Tips for Making Flyers
Flyers are perfect for reaching large groups of people, especially those who may not be on Facebook or online frequently. They are inexpensive to make and can be used in a variety of ways. On this page, you'll learn how to make a first-class flyer. (There's more to it than meets the eye.) On the next page, you can find dozens of ideas for using them.
You need a good head shot--one that is sharp and clear. In some cases, a larger version of year head shot from your LKDS story will be sufficient. However, depending on the original photo, it may not be suitable for a flyer. When enlarged, a photo loses image quality and begins to look blurry. Photos printed on paper do not print sharply to begin with, so you need to start with the clearest photo possible. (Use the "contact me" tab for help if you're unsure whether your LKDS photo will work.) Anything from 4"x6" up to 5"x7" photo is a good size.
If you don't have a good, sharp head shot, take a new photo! I can't emphasize this strongly enough. You have only one chance to make a good first impression with your flyer, and it's your photo (not the text) that will catch people's eyes. Your photo will be the determining factor in whether people decide to stop and read or pass your flyer by.
Text Your flyer should contain only the most basic information. Too much text will make it look cluttered and uninviting, and passersby will not stop to look at it if it appears that it will take more than a few seconds to read. For an uncluttered look, leave plenty of white space. If you've already created a business card, use it as your guide. Here's what to include:
- Headline: The largest type on your flyer should be a short, attention-grabbing headline (for example, "Please Help"). Do not use the slogan "share your spare, as people outside the kidney community do not know what it means.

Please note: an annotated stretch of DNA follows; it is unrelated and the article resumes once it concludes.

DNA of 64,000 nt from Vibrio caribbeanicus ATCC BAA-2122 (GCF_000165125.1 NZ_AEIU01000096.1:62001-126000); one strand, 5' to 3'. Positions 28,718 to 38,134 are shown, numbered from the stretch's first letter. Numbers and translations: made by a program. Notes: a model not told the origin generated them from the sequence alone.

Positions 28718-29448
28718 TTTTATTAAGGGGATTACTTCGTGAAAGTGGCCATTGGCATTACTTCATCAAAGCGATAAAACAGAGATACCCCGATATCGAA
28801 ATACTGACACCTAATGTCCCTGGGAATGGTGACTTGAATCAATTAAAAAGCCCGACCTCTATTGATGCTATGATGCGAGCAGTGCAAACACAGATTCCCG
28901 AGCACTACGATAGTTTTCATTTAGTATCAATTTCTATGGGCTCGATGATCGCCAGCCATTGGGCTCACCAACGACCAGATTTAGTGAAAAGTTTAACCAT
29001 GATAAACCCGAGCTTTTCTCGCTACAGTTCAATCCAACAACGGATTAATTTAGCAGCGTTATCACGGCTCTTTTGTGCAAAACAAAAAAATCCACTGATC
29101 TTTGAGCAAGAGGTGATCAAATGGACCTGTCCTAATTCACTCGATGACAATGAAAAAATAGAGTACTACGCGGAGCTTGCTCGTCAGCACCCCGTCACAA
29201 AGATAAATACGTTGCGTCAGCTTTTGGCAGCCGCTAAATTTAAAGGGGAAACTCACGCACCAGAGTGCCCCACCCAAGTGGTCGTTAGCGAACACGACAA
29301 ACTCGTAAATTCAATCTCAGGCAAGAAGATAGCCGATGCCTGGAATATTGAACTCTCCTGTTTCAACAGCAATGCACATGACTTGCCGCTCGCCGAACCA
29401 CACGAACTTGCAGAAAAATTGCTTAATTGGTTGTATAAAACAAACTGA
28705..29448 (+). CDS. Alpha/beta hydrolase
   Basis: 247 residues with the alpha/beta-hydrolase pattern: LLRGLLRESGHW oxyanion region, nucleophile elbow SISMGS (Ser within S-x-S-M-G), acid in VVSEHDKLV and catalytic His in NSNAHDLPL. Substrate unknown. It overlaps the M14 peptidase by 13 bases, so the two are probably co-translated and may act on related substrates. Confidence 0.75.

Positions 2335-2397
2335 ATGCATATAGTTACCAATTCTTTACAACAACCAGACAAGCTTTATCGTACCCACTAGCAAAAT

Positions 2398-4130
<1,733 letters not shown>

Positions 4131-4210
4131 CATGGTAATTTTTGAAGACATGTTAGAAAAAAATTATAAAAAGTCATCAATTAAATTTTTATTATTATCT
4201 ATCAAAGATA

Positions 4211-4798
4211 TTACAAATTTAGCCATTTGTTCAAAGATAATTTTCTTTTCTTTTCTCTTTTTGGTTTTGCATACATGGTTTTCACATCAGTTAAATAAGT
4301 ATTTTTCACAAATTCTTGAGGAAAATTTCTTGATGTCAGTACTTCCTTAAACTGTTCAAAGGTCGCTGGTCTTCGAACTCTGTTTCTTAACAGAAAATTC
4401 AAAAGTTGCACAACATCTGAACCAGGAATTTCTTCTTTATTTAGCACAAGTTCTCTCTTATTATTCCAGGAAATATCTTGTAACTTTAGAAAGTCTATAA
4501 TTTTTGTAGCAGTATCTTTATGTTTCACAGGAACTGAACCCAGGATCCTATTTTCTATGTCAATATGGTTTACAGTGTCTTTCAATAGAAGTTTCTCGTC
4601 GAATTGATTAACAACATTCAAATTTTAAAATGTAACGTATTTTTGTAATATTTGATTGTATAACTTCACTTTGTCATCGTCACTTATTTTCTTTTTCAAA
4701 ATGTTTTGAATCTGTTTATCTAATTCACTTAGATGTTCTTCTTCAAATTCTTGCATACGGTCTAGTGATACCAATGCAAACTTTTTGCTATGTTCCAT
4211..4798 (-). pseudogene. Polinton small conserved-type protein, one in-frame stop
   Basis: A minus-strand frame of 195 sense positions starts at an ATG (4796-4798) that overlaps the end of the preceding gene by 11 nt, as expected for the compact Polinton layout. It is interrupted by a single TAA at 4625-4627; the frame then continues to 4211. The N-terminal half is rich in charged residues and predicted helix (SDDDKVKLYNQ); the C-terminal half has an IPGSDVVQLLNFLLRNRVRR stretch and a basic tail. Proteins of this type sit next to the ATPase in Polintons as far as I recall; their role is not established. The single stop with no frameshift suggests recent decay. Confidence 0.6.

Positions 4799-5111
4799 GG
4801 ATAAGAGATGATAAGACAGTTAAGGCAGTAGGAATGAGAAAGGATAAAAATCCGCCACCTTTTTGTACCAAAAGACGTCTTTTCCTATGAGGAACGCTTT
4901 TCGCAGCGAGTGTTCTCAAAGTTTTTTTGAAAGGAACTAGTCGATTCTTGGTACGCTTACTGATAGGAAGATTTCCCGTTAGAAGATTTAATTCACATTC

- Name: It's nice to be able to attach a name to a face, but it's not essential. If you are not comfortable having your name displayed in public, you may wish to use only your first name or first initial and last name. If you prefer not to list your name at all, do not give your transplant center's contact information since a caller wouldn't know who to tell the center he/she is calling about.
- Brief Explanation: Include a short explanation of your situation; 2 or 3 sentences at the most. Remember, people will not stop to read if it appears that it will take more than a few seconds. A word about blood type: If your transplant center participates in paired/chained donation, you may not want to list your blood type. Otherwise, people of a different blood type will read it and automatically dismiss the possibility of donating for you. If you do list it, be sure to mention that a person of any blood type can donate! Do not use the words "paired," "chain," or "exchange," as the general public does not know what they mean in relation to kidney donation. You might use words such as "special program" or "alternate procedure.
- Contact Information: You can list your own information, your coordinator's information, or both. Keep in mind that people will not want to copy a lot of information. If you include your transplant center's or information, be sure to include an 800-number! Not everyone has free long-distance, and having to pay for a long-distance phone call can be a barrier. You want to make it as easy as possible so that a person will decide to make the call.